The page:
William H. Stephenson, Naval lieu-]
tenant, retired, died late Tuesday at
St. Joseph's Hospital here.1
He and Mrs. Stephenson had made
their home here to be with their two
children, William B., '37, and Anna
M., who are attending the University.
Lieut. Stephenson saw service in both
the Spanish-American and World1
Wars during his 35 years in the Unit-
ed States Navy.

Two Students
Are Granted
Readmission
Distributions Of N. S. L.
Leaflets Led To Their
Suspension Oct. 17
Give Guarantees Of
Future Orderliness
Promise In Writing Is
Accepted By Deans As
Both Attend Classes
Edith Folkoff, '38, and Ascher Op-
ler, '38, attended their classes yester-
day in good standing following the
lifting of their suspension from the
University for violation of a Uni-
versity rule prohibiting distribution
of printed matter on the campus
without proper authorization.
Both students were reinstated after
fulfilling the terms of their suspen-
sion by giving "reasonable guaranty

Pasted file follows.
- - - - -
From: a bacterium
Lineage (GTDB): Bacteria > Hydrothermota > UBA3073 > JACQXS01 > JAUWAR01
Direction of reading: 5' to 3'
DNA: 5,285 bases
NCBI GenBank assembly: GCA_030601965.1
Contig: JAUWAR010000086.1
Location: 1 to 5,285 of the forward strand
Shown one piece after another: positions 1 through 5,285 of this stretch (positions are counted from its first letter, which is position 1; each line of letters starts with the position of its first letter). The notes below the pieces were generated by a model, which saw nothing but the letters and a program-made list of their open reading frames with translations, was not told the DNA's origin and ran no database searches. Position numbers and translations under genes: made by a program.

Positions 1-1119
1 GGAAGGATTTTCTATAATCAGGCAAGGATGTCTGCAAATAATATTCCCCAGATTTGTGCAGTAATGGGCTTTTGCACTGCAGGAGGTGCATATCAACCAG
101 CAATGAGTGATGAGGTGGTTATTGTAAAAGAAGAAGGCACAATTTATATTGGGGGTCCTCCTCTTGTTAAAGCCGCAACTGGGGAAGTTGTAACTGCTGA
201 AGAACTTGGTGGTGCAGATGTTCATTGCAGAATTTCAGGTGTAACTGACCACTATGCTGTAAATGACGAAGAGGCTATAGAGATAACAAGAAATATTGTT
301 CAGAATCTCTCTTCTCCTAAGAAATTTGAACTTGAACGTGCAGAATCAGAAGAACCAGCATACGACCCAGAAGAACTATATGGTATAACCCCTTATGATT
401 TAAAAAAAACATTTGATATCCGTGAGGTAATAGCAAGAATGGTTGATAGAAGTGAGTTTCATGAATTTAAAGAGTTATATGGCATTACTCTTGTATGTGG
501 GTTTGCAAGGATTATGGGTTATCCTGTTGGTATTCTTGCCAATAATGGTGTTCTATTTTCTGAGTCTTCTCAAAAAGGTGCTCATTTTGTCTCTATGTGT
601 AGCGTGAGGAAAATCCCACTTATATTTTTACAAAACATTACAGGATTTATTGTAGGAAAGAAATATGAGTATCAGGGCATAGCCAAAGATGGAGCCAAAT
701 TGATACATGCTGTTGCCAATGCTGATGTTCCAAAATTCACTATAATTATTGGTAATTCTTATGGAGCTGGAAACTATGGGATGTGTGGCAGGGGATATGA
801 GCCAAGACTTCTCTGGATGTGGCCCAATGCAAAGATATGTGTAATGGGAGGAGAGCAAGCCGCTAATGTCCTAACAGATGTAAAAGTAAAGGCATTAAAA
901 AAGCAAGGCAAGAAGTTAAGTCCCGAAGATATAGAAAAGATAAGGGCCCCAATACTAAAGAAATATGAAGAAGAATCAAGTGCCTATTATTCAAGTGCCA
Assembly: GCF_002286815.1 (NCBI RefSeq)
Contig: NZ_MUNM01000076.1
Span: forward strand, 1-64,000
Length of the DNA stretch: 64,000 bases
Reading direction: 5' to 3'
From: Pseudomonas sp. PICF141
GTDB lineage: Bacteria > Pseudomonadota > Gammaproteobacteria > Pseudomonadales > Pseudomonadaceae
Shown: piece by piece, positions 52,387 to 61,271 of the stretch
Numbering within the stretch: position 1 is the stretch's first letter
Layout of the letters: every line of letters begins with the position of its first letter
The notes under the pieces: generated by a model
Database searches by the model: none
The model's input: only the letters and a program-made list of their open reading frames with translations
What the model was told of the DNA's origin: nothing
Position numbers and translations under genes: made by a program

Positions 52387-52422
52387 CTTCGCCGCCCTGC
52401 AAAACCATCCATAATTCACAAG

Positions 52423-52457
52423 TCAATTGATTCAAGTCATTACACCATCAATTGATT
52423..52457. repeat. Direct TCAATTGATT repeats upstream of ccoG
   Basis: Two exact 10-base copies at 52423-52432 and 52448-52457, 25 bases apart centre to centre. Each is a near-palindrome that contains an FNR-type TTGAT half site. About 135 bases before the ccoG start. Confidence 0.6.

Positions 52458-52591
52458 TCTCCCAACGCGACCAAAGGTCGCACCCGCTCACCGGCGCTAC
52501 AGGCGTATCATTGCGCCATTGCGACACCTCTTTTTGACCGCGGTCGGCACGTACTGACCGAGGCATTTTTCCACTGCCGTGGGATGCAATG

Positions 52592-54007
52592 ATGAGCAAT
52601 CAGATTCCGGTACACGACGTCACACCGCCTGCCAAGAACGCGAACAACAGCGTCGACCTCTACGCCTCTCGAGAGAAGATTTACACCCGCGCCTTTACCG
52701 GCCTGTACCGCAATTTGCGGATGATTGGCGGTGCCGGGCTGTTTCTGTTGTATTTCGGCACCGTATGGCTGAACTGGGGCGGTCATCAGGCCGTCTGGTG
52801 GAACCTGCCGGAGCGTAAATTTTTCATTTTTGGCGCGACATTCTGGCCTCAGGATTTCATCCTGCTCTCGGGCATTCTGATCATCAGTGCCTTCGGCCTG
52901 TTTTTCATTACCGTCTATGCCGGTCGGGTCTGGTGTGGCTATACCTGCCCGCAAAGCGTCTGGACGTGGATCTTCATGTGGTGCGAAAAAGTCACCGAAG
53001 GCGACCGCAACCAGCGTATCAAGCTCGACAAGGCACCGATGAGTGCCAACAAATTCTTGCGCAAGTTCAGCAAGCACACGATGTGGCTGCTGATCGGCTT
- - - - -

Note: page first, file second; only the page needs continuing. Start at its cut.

in writing to the Dean of the College
of Literature, Science and the Arts,
and to the Dean of Students and the,
Dean of Women respectively, that in
the future they would refrain from
willful violation of the rules of the
University.
Miss Folkoff's application for read-,
mission was accepted Tuesday, and
Opler was reinstated yesterday.
The two sophomores, both members,
of the National Student League, were,
suspended Oct. 17 by the University
Committee on Student Conduct for
"wilful and inexcusable" violation of
the regulation.
The specific offense for which they
were punished consisted of distribut-
ing a leaflet, prepared by a N.S.L.
committee, after they had been in-
formed by Shirley W. Smith, secre-
tary of the University, that their ac-
tion was contrary to a University rul- I
ing.
According to the report of the Sub-
committee on Discipline of the Uni-
versity Committee, Miss Folkoff and
Opler were notified of the existence
of the rule by Mr. Smith on Oct. 7.
On the following day, according to
the report, both students again passed
out leaflets and again were warned
against a continuation of their ac-
tions.
The following day, Opler again dis-
tributed leaflets on campus and de-
clared his intention of continuing to
do so, while Miss Folkoff refused toi
state whether she would or would not.]
Miller Will Head ,
Medical Freshmen
James Miller became president
of the freshman class of the medical
school as a result of the class election